Hundreds sang softly and a few tears were shed as the Whanganui River settlement was signed off yesterday.
At least 500 people crowded Ruaka Marae at the Whanganui River settlement of Ranana for the gala occasion. Marquees were erected for the visitors, flags flew and cars and buses lined the road.
Guests were welcomed in three waves and included the Treaty of Waitangi Negotiations Minister Chris Finlayson, the Maori King Tuheitia Paki and Ngati Tuwharetoa paramount chief Sir Tumu Te Heuheu.
The welcome ceremony included a splendid wero (challenge) with taiaha flourished and piupiu rattling. Before the signing, four traditional trumpets blew in unison and there was a rare performance of the poipoi whakapapa.
The Whanganui River will be a very different river in 50 years, Mr Finlayson said, because the agreement puts its health and wellbeing first.
Its people had never willingly relinquished possession of it, or the things that gave it its essential life.
A trip on it with the late Sir Archie Taiaroa convinced him it was important and that a just and durable settlement was needed.
Support for this settlement from river hapu and iwi was overwhelming. The word for the day was "kotahitanga" (unity), he said, "with small and large streams flowing together".
There was no hint of protest, despite reservations expressed by the new chairman of upriver iwi Tamahaki, Paora Toho. Members of that iwi were among those who signed.
The settlement has yet to be passed into law. It makes the river and all its tributaries a being with rights and gives $30 million to repair its health and $80 million in financial redress to its tribes.
The river becomes an entity in its own right, Te Awa Tupua.
"The Crown will not own the river bed. The river will own itself. That's a world-leading innovation for a river system," Mr Finlayson said.
Its rights are to be upheld by two people, one chosen by the river tribes and the other by government. The next stages would not be an easy journey, but would change the relationship of the tribes with local and regional government.
Whanganui iwi spokesman Gerrard Albert said the river was an ancestor.
"All may recognise that and take the responsibility to care for their ancestor...
"What's being created is shared. It's not just for Whanganui. We must all care for our ancestors in that way. From that basis stem the rights of us as iwi and hapu."
Negotiators for Whanganui have included Brendon Puketapu, Nancy Tuaine and Jamie Ferguson. Speakers for the iwi included Turama Hawira, John Maihi and Brendon Puketapu.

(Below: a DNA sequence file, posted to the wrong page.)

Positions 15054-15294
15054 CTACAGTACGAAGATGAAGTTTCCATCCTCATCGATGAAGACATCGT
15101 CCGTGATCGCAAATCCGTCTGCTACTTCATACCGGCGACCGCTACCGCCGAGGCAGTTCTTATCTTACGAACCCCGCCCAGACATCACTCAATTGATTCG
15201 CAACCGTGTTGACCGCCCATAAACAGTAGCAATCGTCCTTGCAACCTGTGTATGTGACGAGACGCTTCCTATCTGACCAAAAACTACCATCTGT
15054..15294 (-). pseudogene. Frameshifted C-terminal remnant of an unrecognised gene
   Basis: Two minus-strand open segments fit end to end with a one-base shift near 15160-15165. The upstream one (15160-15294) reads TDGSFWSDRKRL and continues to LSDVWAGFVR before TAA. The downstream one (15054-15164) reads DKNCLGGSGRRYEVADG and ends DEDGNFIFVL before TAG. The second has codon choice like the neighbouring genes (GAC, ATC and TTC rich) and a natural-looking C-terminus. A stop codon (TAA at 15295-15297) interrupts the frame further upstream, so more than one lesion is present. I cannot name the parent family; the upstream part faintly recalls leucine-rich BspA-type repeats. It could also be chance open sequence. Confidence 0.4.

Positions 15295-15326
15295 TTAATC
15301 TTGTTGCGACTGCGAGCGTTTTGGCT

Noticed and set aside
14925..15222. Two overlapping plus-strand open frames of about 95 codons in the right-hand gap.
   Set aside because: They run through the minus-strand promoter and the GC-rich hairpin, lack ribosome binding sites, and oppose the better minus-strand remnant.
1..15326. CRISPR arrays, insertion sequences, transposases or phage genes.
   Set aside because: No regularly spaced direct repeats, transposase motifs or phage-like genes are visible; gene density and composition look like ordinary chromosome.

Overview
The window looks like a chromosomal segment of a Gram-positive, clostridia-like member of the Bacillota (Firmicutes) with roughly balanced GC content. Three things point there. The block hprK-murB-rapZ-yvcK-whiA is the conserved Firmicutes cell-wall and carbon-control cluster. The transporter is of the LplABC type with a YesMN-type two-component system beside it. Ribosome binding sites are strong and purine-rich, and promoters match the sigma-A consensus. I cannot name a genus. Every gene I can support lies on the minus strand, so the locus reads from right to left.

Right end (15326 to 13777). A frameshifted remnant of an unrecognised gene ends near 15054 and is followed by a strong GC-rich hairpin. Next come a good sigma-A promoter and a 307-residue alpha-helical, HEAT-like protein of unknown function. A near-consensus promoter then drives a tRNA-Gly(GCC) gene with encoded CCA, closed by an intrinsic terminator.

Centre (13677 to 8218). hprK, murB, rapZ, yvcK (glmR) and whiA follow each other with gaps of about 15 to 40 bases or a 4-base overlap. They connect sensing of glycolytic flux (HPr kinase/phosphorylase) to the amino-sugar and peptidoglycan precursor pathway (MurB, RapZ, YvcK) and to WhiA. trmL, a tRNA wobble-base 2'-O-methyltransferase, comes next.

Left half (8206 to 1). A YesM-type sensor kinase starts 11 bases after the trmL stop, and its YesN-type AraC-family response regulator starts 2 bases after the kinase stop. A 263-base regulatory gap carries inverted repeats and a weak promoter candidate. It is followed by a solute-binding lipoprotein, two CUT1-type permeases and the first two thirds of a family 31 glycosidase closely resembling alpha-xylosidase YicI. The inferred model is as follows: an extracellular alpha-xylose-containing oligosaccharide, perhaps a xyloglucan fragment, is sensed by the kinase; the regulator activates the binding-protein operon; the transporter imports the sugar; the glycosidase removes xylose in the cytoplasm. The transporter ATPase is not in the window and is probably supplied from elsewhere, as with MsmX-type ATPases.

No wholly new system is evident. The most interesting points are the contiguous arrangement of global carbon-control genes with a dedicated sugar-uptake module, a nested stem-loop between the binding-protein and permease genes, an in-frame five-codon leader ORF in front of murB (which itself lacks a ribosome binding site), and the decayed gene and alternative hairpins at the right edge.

Whanganui people who died before the settlement was reached were in everyone's thoughts. Sir Archie Taiaroa was often mentioned. Others were Rangitihi Tahuparae, Matiu Mareikura, Niko Tangaroa, Pestall Pauro and Morvin Simon.
Applause greeted Mr Finlayson when he spoke of his admiration for the "great and noble" Te Tai Hauauru MP Tariana Turia "the foremost politician of her generation, I think", and when he mentioned Wanganui Mayor Annette Main, who was among the hosts at the marae.
"She has been utterly committed to this settlement, and excited by it."
There was plenty of ceremony. Several rousing haka, the chanting of whakapapa accompanied by poi, prayers and hymns. King Tuheitia's daughter, Nga Wai Hono i te Po, was symbolically accepted as part of Whanganui.
Tribes from outside the region included Ngati Maniapoto, a blue-scarved Waikato Tainui contingent with the Maori King, Ngati Tuwharetoa and Ngai Tahu represented by Sir Mark Solomon. Mr Finlayson also brought at least 10 diplomats from countries as diverse as Papua New Guinea and Canada.
He said special features of the Whanganui settlement were the 148 years of legal battle that preceded it, the fundamental identification of Whanganui iwi with the river, and the river's severe degradation.
"This is a dirty river. When you fly over in a plane you see silt pouring into the Tasman Sea. Clearly something has to be done about it."
It would take time to fix, but should be very different in 50 years.
He stopped short of saying making the settlement was unique. He'd heard of a river in Ecuador that had its own legal entity, and that work was being done in North America to give natural resources their own identity.
The complexity of the settlement didn't make it difficult, either.
"It was an extraordinarily determined and gifted bunch of people and it worked very well," he said.